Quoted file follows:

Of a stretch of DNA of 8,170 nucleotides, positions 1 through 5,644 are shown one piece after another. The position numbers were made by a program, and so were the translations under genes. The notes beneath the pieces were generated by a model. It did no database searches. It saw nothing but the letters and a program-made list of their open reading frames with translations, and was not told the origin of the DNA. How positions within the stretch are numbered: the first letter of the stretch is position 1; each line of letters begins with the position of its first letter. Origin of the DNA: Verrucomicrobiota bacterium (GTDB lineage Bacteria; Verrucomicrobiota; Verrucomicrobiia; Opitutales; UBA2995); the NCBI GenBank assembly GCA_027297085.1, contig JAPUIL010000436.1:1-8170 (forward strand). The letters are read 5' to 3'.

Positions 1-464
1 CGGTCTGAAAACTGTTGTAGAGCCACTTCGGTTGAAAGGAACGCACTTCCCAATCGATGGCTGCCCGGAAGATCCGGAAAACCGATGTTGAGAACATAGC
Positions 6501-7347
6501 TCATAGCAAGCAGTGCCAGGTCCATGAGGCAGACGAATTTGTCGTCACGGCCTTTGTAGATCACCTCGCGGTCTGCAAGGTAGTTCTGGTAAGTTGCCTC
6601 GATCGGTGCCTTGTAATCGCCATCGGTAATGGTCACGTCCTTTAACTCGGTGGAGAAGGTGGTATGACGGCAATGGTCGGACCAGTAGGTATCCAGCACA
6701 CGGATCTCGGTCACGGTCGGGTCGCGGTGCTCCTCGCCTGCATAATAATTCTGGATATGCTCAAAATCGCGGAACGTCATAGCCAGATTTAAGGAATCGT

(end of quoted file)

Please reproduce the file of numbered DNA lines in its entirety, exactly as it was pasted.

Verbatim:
Of a stretch of DNA of 8,170 nucleotides, positions 1 through 5,644 are shown one piece after another. The position numbers were made by a program, and so were the translations under genes. The notes beneath the pieces were generated by a model. It did no database searches. It saw nothing but the letters and a program-made list of their open reading frames with translations, and was not told the origin of the DNA. How positions within the stretch are numbered: the first letter of the stretch is position 1; each line of letters begins with the position of its first letter. Origin of the DNA: Verrucomicrobiota bacterium (GTDB lineage Bacteria; Verrucomicrobiota; Verrucomicrobiia; Opitutales; UBA2995); the NCBI GenBank assembly GCA_027297085.1, contig JAPUIL010000436.1:1-8170 (forward strand). The letters are read 5' to 3'.

Positions 1-464
1 CGGTCTGAAAACTGTTGTAGAGCCACTTCGGTTGAAAGGAACGCACTTCCCAATCGATGGCTGCCCGGAAGATCCGGAAAACCGATGTTGAGAACATAGC
Positions 6501-7347
6501 TCATAGCAAGCAGTGCCAGGTCCATGAGGCAGACGAATTTGTCGTCACGGCCTTTGTAGATCACCTCGCGGTCTGCAAGGTAGTTCTGGTAAGTTGCCTC
6601 GATCGGTGCCTTGTAATCGCCATCGGTAATGGTCACGTCCTTTAACTCGGTGGAGAAGGTGGTATGACGGCAATGGTCGGACCAGTAGGTATCCAGCACA
6701 CGGATCTCGGTCACGGTCGGGTCGCGGTGCTCCTCGCCTGCATAATAATTCTGGATATGCTCAAAATCGCGGAACGTCATAGCCAGATTTAAGGAATCGT